Where to Complain if You Have Fallen for a Ponzi Scheme or HYIP Scam?

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Brigadier General
Where to Complain if You Have Fallen for a Ponzi Scheme or HYIP Scam?

These two are basically the same in one aspect. They promise better returns than any legitimate investment and count on victims being so focused on the returns on their investment that they don't stop to think carefully about the safety and return of their investment.


Charles Ponzi is dead, but new Ponzi Schemes are created every day.

The main difference is that most Ponzi schemes pay monthly. HYIPS usually pay (or claim to pay) on shorter timeframes. I've seen time frames as little as an hour.

Many HYIPS are deposit-only, only pay a few times, demand bigger deposits before paying, or try to charge fake fees with a promise to pay after the fee arrives (But wait! There's another fee and another fee, forever). Then when they can't squeeze any more money out of their client, they shut down and open a new site to repeat the scam.

In contrast Ponzi schemes usually pay like clockwork. Sometimes for months. Occasionally for years. Then they either get caught or grab the money and run. By the time an investor in this excellent and profitable plan knows something is wrong, it's too late to pull the money out. Think you were smart getting in early and coming out ahead? Legal clawbacks are getting more and more common in order to fairly distribute all money among all investors.

If you want to learn more about these scams, read my article:

Ponzi Schemes and HYIPS - Free Money Traps.

Even before filing a report on a Ponzi Scheme or HYIP, try to withdraw exactly as much money as you put in. If you get it all, great. if not, that opens the door for additional complaints.

If you have been scammed by a Ponzi Scheme or a HYIP, here's a list of places to file reports to get you started:

1. In this case, I recommend starting with your local police and working your way up. The local cops might or might not care about some offshore HYIP you put some money in, but the fraud division should be very interested if there's any local recruitment into a possible Ponzi scheme.

If you used a bank wire, ask your local bank about filing wire fraud charges. Also file a complaint with the receiving bank.

2. State (or provincial) financial authorities, police, and consumer protection should be next on the list. Click Here for USA state level lists. I don't have equivalent lists for other countries. One recent Ponzi scheme had the first official action taken against it by state level authorities in Texas. Bank accounts were frozen, meaning less of the victims' money was lost to the scam.

3. As always for any financial scam, let the world know through eConsumer.gov. Information about any form of online scam or fraud no matter where you live or where the scammers are.is shared with the police and regulators in many countries.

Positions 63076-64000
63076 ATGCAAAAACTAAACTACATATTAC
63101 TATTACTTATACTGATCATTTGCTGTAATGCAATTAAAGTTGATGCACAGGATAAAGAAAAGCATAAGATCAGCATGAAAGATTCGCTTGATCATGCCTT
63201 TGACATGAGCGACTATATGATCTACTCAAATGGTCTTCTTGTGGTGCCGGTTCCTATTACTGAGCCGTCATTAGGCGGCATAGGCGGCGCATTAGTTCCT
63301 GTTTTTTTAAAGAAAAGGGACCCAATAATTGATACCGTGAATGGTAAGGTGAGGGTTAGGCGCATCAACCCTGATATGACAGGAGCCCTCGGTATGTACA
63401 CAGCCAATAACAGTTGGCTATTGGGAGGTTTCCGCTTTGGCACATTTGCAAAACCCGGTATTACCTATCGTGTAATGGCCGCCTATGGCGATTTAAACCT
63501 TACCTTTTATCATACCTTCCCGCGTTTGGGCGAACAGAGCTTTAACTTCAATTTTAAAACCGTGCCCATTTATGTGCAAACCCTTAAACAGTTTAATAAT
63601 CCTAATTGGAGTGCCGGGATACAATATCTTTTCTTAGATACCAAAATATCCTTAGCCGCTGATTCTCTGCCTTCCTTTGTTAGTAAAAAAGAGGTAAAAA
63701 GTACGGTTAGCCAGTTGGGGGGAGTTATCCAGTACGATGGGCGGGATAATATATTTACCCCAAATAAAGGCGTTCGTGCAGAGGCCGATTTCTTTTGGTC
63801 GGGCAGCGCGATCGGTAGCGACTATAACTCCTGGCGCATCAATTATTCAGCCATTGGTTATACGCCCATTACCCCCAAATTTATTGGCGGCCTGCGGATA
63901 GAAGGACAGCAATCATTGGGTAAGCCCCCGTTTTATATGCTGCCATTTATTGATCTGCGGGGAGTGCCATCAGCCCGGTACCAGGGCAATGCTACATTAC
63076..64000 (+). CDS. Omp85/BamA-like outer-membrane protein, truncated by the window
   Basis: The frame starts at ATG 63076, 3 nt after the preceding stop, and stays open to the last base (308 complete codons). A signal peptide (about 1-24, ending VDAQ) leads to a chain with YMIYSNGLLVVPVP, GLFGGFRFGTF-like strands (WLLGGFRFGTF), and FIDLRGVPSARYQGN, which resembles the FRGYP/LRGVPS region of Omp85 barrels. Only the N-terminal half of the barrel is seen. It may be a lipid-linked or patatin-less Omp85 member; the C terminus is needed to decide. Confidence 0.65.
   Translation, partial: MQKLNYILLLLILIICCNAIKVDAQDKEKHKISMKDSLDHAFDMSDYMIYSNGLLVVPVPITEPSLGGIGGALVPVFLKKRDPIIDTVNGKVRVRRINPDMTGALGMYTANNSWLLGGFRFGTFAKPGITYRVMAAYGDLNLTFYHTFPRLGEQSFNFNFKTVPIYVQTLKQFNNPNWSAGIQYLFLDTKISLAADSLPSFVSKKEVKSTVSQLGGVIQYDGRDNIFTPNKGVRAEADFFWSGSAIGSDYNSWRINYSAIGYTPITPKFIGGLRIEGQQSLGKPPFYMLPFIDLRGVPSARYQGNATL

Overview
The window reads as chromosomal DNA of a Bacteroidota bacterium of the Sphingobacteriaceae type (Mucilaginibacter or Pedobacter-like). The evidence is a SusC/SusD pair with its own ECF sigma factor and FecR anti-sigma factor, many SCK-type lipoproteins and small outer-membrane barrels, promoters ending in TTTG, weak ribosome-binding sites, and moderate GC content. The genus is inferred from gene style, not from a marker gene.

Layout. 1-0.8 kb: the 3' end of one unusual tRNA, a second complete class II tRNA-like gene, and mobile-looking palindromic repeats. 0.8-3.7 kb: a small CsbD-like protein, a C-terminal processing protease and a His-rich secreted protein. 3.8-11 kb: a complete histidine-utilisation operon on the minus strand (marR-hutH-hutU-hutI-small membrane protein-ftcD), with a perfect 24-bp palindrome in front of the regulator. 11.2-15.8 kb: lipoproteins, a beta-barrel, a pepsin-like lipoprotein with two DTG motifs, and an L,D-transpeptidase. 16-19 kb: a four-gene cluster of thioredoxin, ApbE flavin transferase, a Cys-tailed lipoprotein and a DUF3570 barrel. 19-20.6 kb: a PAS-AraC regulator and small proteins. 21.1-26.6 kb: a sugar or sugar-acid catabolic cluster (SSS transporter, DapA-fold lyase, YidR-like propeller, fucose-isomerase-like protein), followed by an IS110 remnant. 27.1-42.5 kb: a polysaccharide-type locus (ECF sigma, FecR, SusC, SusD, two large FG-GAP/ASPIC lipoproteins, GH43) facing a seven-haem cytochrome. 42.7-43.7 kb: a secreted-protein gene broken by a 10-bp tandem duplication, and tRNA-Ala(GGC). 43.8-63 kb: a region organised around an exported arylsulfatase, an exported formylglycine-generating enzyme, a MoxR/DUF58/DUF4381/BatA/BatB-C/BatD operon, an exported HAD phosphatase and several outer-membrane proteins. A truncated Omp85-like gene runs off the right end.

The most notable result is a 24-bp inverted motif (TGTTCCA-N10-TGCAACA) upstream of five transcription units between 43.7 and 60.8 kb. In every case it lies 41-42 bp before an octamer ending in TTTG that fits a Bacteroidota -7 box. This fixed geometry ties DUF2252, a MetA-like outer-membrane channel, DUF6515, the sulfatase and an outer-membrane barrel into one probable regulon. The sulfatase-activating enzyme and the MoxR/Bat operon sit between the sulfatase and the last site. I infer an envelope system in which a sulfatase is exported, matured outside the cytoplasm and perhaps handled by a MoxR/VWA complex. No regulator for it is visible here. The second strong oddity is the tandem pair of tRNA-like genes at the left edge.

Click Here to see how to file information about scammers with eConsumer.

4. If the internet is involved (occasionally a purely local Ponzi won't even have a website or social media page), the USA's Internet Crime Complaint Center (IC3) (no matter where you are). Even if you and the Ponzi/HYIP scam are both outside the US, it's probably only a matter of time until someone in the US reports being a victim. That Ponzi scheme that was first acted against in Texas started in South Africa (the South African authorities joined the party a little later). Evidence you provide may be key to shutting the scam down and sending the scammers to prison. This link shows how to report.

IC3 from the FBI

5. Any regulator or business registry the binary company claims to belong to. Ponzi's frequently claim to be highly regulated. Very rarely, they are. The vast bulk of the time, claims of regulation are another lie.
The police and financial regulators in any country the binary broker claims to do business in.
The police and financial regulators of an country you have evidence the company is connected to. Your country's police financial regulators (if you live in one country and are a citizen of another, complain to both).

Check the table of contents for links and instructions for some of the more common places to complain. If it's not on the list, don't worry. Click Here for links to global financial regulators and Click Here for links to global police agencies.

6. Even if you aren't in the USA and there's no US connection, go ahead and send the info to the SEC and CFTC:

SEC - The Securities and Exchange Commission

CFTC - The Commodities and Futures Trading Commission

7. If a HYIP (or Ponzi) want taxes before letting you withdraw, let your country's tax authorities know. Click Here for more information and to get a list of national tax authorities from around the world.

8. How did you put money in or get money out?

I already covered bank wires in item one. How about crypto? If you sent (or received) money via crypto from a Ponzi/HYIP. no matter where you are, go ahead and Click Here to file a report with the US Secret Service (depending on circumstances, they sometimes can recover some crypto). Getting more information by Tracing Crypto Transactions Yourself after they leave your wallet can be helpful.

If by credit card, call the issuing bank and ask to speak to someone in the fraud or abuse department about a chargeback. If you put money into one of these schemes, one of the promised services is to allow you to withdraw the funds that legitimately belong to you. Refusal to process the withdrawal is a failure to provide promised services.

If PayPal was involved, click Here to file a fraud complaint with PayPal. Make sure to specify that the Ponzi/HYIP is failing to permit a withdrawal per it's terms of service.

For other money transfer companies, check the transfer company's website for how to file fraud complaints.
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